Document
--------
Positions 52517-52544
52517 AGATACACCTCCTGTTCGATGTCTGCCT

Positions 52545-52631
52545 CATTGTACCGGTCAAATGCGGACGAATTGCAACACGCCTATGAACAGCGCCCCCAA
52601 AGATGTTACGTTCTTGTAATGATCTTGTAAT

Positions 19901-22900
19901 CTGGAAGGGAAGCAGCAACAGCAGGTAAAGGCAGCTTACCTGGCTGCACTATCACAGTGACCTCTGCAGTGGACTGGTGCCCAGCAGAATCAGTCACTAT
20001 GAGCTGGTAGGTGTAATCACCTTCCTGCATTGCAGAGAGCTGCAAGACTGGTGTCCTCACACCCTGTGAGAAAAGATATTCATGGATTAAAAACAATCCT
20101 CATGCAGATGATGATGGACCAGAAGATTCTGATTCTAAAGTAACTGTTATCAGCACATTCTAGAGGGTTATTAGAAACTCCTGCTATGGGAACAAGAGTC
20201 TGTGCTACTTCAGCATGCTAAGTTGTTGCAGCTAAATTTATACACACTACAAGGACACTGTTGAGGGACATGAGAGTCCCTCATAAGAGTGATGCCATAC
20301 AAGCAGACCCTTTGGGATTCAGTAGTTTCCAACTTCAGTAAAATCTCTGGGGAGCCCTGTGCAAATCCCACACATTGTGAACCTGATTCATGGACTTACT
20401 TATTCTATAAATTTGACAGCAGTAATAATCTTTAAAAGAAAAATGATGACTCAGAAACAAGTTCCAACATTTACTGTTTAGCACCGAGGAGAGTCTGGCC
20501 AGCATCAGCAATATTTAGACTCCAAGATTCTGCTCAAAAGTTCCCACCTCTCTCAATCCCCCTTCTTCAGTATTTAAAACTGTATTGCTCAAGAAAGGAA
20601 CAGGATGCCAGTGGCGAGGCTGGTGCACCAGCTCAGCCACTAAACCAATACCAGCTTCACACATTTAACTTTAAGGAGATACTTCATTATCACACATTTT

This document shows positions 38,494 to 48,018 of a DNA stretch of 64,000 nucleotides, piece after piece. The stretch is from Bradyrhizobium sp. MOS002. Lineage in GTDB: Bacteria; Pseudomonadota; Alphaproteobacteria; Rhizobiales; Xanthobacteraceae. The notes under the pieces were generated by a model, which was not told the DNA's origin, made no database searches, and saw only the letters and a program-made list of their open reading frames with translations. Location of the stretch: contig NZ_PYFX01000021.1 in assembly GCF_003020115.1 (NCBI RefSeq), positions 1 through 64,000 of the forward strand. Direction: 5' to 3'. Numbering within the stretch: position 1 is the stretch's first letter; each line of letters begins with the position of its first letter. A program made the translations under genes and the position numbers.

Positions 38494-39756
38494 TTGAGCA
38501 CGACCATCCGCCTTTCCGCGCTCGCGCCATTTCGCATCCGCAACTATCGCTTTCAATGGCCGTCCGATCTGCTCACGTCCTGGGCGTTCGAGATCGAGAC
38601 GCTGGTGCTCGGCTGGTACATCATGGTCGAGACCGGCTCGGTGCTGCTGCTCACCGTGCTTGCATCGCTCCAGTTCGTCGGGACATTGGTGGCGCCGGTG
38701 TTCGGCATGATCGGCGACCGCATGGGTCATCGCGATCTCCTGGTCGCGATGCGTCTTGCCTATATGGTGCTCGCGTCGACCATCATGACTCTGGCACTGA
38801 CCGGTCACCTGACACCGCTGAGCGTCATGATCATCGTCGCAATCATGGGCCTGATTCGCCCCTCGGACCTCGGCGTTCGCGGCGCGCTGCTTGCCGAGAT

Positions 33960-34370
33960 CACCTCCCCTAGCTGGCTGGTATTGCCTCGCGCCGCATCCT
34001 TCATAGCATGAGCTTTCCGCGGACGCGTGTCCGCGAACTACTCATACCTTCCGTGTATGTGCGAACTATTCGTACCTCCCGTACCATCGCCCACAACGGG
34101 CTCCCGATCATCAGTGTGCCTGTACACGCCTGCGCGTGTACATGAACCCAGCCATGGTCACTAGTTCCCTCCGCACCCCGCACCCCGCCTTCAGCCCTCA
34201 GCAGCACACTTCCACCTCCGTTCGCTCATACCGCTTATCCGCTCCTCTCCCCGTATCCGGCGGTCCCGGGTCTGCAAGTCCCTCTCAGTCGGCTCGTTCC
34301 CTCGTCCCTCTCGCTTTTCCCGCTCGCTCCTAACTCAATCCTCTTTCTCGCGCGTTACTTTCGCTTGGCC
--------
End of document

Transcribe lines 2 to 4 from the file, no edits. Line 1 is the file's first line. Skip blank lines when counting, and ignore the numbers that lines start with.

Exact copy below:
52517 AGATACACCTCCTGTTCGATGTCTGCCT

Positions 52545-52631
52545 CATTGTACCGGTCAAATGCGGACGAATTGCAACACGCCTATGAACAGCGCCCCCAA